Lead Film Review >
After a colleague prattles on about the pressing need for a bomb shelter in the wake of the Cuban missile crisis, George Falconer (Firth) coolly replies, “If there’s going to be a world with no time for sentiment, then that’s a world I won’t want to live in.”
George need not worry, because in the
world of fashion-designer-turned-filmmaker
Tom Ford’s A Single Man, sentiment is priority number one. In adapting Christopher Isherwood’s 1964 novel, Ford casts a loving gaze over his capsule of ’60s fashion and furniture, set against the autumnal days of 1962 California and of George’s life. He’s going about his day, teaching disinterested students, lending an ear to a paranoid pal, and otherwise quietly lamenting life without his lover (Goode).
George struggles to wake up every morning without him. He’s too old to start again, to love again, and his malaise may get the better of him yet. It’s all a bit melodramatic (which his narration admits early on), though that label fits Ford’s direction better than anything. Everything is shot like a dream (or, worse, a commercial) as Firth glances at clocks and gazes upon the eyes of women and the lips of boys. Flashbacks take place on windswept beaches and in black-and-white. A room in the present day literally lights up when a key figure enters — a shortcut of Pavlovian proportions that gets old fast.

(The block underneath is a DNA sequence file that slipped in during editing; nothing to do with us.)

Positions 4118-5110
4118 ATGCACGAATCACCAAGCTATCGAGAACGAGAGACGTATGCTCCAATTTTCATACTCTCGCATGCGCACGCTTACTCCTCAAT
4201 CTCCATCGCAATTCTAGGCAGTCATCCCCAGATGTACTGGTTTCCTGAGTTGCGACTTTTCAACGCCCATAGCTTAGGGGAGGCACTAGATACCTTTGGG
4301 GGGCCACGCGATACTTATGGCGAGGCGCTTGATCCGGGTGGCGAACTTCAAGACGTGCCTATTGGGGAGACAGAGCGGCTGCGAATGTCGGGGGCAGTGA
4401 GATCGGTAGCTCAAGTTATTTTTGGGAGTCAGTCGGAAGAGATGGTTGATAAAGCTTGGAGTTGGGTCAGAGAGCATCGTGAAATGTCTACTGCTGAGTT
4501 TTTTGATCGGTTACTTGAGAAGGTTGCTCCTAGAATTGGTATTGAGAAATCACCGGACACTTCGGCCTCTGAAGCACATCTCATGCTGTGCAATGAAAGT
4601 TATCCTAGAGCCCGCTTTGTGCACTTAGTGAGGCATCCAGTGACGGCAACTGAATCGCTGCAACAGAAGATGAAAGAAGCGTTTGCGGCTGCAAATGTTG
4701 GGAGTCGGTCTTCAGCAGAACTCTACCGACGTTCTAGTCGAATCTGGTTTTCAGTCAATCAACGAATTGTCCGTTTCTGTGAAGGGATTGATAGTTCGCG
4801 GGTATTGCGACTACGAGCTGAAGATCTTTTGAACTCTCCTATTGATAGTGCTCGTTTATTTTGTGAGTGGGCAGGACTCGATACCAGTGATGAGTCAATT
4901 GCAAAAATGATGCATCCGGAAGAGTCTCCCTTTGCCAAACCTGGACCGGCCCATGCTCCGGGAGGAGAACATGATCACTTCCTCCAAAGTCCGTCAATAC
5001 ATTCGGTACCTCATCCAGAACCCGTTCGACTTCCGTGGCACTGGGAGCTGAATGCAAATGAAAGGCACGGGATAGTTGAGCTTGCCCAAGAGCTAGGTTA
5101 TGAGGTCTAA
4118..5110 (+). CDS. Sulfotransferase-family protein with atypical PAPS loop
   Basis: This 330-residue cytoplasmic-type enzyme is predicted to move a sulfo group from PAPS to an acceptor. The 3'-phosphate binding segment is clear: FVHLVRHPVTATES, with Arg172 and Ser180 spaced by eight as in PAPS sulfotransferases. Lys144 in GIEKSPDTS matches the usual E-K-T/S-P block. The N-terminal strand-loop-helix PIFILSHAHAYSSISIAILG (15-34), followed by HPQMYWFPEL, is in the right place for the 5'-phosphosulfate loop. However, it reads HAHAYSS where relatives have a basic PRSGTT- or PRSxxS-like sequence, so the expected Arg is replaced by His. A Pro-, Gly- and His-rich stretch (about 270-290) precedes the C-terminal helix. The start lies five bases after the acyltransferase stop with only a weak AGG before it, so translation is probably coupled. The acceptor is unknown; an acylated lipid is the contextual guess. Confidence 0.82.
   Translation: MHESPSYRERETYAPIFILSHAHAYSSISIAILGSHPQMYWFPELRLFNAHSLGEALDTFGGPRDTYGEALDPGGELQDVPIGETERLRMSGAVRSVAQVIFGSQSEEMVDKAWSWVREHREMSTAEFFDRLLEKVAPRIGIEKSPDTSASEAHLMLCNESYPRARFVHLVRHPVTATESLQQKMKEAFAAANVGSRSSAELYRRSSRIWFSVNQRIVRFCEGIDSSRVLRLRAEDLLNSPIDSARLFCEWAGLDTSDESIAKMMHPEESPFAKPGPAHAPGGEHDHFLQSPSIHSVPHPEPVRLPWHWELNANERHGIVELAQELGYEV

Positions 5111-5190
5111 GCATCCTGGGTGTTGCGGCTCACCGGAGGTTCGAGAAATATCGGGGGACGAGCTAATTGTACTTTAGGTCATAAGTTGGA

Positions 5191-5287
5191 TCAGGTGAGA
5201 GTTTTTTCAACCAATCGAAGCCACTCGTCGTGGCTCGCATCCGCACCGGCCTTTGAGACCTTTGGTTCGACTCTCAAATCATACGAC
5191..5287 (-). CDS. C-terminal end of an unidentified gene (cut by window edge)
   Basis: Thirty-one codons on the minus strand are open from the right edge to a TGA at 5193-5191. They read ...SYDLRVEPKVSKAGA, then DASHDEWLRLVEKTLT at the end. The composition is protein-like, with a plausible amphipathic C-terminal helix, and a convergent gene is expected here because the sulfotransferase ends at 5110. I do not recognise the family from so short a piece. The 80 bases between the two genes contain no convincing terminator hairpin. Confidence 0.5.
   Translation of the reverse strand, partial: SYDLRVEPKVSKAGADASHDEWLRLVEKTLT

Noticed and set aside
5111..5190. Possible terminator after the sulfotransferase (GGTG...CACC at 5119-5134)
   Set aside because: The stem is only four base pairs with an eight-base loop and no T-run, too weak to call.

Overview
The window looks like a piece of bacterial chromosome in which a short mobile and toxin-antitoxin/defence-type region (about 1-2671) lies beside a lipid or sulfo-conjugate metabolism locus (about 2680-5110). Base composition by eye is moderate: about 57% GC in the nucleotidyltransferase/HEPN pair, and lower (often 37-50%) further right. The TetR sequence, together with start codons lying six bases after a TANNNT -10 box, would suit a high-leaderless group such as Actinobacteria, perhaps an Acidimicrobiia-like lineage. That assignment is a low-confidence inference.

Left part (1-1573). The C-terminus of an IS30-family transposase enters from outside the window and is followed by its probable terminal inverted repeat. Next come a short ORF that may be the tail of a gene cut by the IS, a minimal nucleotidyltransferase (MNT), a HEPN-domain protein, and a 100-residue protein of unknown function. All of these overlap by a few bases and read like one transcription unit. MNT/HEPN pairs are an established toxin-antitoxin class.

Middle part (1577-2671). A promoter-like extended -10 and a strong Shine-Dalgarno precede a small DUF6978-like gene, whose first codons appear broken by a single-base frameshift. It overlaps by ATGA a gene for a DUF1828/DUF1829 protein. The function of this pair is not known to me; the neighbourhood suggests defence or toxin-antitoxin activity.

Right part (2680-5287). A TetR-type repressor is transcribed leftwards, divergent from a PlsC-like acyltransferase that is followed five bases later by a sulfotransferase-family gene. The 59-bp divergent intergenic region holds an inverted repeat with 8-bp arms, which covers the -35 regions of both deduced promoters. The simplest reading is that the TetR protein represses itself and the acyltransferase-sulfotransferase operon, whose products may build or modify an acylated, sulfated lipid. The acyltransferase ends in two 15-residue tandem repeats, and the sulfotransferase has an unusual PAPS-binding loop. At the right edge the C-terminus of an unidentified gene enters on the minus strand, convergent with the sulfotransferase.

In such a thoroughly handsome yet stubbornly unsubtle picture, Firth’s restrained performance is a saving grace. His George is not getting old fast, but he is getting older, and he’s no less lonely for it. (No wonder he’s thrusting Aldous Huxley’s similarly minded After Many a Summer upon his classes.)
He could drink himself into a stupor of complacency, as former flame and fellow Brit Charley (Moore, cooing it up) does. He could take up with a younger man (an impossibly plastic Hoult) and keep playing coy about his sexuality around the suspicious neighbors. But he won’t. George is simply too tired, and we watch him go through the paces of the day as if it could be his last, with Ford painting an all-too-perfect picture of suffering at every turn and Firth infusing it with something like poise every chance he gets. The way he accepts a fateful phone call; the manner with which he prepares a devious deed; his every movement echoes the life of a man whose delicate ways have served him too well to abandon now.
It’s tremendously effective work from the leading man — among the year’s best. It’s a feat of restraint within a film that coats grief in the shiniest gloss and then tops it with an abrupt, even disingenuous touch of irony. George says that he may not want to live in a world without sentiment, but from the outside looking in, it looks as if he might change his mind. The fact that we get a glimpse inside at all, though, is entirely to Firth’s credit. — William Goss